Airlines pilots and COVID-19 travel restrictions: Why Asiana pilots are flying empty Airbus A380s in circles

On May 6, 2020, plane spotters at Seoul Incheon Airport (ICN) noticed an Airbus A380 taking off. That was rare enough to generate some excitement since with just a few exceptions, the world's entire fleet of A380s was sitting idle. Even more curious, that same A380 landed after about 20 minutes, then took off after a short pause and landed again 20 minutes later.

That day the same aircraft made nine such flights, flying a loop from ICN and back again. During the following two days it recorded 17 similar flights. And apart from its flight crew, the aircraft was completely empty.

The A380 belonged to South Korea's Asiana Airlines, and all it was doing was complying with aviation industry regulations. Each flight was another tick in the box that requires commercial pilots to prove their proficiency every 90 days, and would allow Asiana to resume A380 flights when the fleet is once again operational.

Under normal circumstances, Asiana pilots could have their proficiency assessed using a flight simulator located in Thailand but the pandemic had slammed that door shut. If Asiana wanted to keep its pilots fully certified to operate its six A380s, it had no choice but to put them in the cockpit and practice their take-offs and landings in the world's largest passenger aircraft.

The pilot's skill set

The famous concert pianist Jan Paderewski once said "If I don't practice for one day, I know it; if I don't practice for two days, the critics know it; if I don't practice for three days, the audience knows it."

Most professions don't require diligence on that level, but whether you're a plumber, a cardiac surgeon or a commercial airline pilot, day-to-day, hands-on experience is crucial. Skills lapse with time and that's less than ideal for a pilot who might be operating an aircraft with 300-plus people on board. In most cases, it takes a minimum of five years to gain the qualifications and experience required of an airline pilot. Keeping that expertise up to par is key and there are stringent regulations requiring pilots to undergo regular assessments, known as "recency" in the trade.

The rules that govern recency are set by just a few regulatory agencies such as the Federal Aviation Administration in the US, the European Aviation Safety Agency and the Civil Aviation Safety Authority (CASA) in Australia, but they don't differ greatly from one country to the next.

Among the assessments that a pilot must pass to maintain their certification to fly a certain aircraft type, they must have carried out a minimum of three take-offs, approaches and landings on that aircraft in the previous 90 days. That includes flying under Instrument Flight Rules (IFR) to allow for night flights, or when visibility is restricted. Every six months commercial pilots are required to take a proficiency check, an assessment of skills and knowledge in a particular operational area.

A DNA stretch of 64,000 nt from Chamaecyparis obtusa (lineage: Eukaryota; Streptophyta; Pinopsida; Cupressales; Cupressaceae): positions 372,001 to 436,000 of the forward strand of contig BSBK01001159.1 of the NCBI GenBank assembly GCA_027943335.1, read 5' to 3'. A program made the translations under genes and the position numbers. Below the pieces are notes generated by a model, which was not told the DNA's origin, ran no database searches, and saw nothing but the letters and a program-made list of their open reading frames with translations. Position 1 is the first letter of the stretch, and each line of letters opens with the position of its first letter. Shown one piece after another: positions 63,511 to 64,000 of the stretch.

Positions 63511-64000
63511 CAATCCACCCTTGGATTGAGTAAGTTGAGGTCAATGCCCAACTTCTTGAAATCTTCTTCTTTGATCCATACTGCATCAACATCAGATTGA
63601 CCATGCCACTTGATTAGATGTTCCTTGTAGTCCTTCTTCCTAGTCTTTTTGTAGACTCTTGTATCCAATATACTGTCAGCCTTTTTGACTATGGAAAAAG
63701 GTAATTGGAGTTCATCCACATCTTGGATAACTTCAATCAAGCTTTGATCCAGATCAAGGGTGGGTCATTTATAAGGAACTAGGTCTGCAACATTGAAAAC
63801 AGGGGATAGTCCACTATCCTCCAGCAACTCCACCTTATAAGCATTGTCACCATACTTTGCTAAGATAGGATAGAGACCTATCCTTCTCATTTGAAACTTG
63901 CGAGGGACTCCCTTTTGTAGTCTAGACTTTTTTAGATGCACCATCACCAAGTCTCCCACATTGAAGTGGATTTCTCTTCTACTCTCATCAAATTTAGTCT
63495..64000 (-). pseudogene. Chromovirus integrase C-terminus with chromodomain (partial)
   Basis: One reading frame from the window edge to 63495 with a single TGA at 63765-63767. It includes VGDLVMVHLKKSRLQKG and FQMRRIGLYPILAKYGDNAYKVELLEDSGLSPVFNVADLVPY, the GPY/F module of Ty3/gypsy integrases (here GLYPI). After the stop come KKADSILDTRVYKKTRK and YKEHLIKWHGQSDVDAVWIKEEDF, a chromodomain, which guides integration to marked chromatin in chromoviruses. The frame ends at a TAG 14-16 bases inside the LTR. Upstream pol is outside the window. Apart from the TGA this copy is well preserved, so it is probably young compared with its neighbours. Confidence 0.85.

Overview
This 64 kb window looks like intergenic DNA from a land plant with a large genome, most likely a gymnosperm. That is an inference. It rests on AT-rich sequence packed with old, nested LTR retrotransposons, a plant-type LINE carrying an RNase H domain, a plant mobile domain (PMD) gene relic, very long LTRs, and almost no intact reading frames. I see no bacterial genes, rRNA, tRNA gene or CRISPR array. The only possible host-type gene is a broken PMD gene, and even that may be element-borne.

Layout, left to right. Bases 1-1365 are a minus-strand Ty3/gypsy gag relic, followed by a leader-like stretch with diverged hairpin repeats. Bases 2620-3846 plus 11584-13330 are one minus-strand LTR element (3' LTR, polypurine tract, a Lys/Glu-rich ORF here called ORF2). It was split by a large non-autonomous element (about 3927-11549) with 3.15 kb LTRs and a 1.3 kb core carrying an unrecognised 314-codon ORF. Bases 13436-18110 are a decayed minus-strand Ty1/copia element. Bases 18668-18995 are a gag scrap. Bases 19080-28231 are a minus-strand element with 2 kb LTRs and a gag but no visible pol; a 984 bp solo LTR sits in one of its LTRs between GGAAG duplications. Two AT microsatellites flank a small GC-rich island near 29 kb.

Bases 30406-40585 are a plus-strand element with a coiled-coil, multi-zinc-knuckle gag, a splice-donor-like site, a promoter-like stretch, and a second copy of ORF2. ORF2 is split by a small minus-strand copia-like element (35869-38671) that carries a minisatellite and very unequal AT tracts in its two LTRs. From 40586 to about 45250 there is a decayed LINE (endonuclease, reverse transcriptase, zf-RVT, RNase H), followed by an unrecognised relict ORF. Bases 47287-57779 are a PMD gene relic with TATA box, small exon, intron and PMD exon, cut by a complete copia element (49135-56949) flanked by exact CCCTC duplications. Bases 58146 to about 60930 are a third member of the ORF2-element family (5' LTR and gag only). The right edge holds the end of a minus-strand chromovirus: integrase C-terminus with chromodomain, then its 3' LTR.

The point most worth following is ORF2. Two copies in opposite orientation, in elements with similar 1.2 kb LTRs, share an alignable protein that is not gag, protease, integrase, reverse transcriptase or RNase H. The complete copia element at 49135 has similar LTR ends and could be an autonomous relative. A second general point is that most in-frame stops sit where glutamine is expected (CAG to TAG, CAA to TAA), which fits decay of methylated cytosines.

As well as in the cockpit of an aircraft during routine operations these assessments are frequently carried out in a Level D flight simulator. These are ultra-realistic training situations with flight controls, sound effects and sensations designed to re-create the cockpit experience, right down to a digitised version of what the pilot would be seeing out the window in a real environment.


During the take-off roll the seat pushes back, when the "aircraft" is braked after touchdown, the shakes happen. Apart from the fact that even a total landing wipeout won't kill anyone, these simulators are every bit as real as the real thing.

The new rules for pilots

While flight simulators are approved for pilot certification by regulators, there's a catch. There are only so many of these $30 million devices (the University of Southern Queensland unveiled its new Airbus A320 simulator earlier this week). They tend to be located in simulator centres – often airline hubs, and at the moment some of those are not accessible.

On the other hand, the world has close to 300,000 active commercial airline pilots and most of them have not been sitting in cockpits. Haven't been since the airline industry went into free fall under the impact of the pandemic and aircraft movements around the world fell by over 90 per cent in some periods.

One of the outcomes has been that many of those stood-down pilots have not completed three take-offs, approaches and landings within the required three-month period, yet airlines need those pilots shovel-ready if they have any hope of recovering.

In recognition of the difficulties facing many pilots who have been stood down during the pandemic, in the US the FAA has extended by three months the proficiency checks, medical checks, flight review and instrument currency requirements that pilots would undergo in the normal course of events. Pilots whose certification in those areas expired in the period March-June 2020 have another three months to complete these requirements.

In Australia, CASA has exempted pilots for provisions relating to medical certificates, proficiency checks and flight reviews for periods between one and six months, provided they hold a flight crew licence that was valid on March 31, 2020. There are conditions, for example, the exemption for proficiency checks and flight reviews applies for one to three months provided the candidate has not failed a proficiency check or flight review.

Whether this has any impact on passenger safety will play out in the longer term, but typically pilots are self-motivated, disciplined, can-do people who don't sit around. Hopefully they're working to stay on top of their game, poring over their flight manuals, doing spin classes at the gym - and maybe even keeping their skills sharp on Microsoft Flight Simulator.

See also: First Emirates A380 superjumbo returns to the skies after fleet grounding

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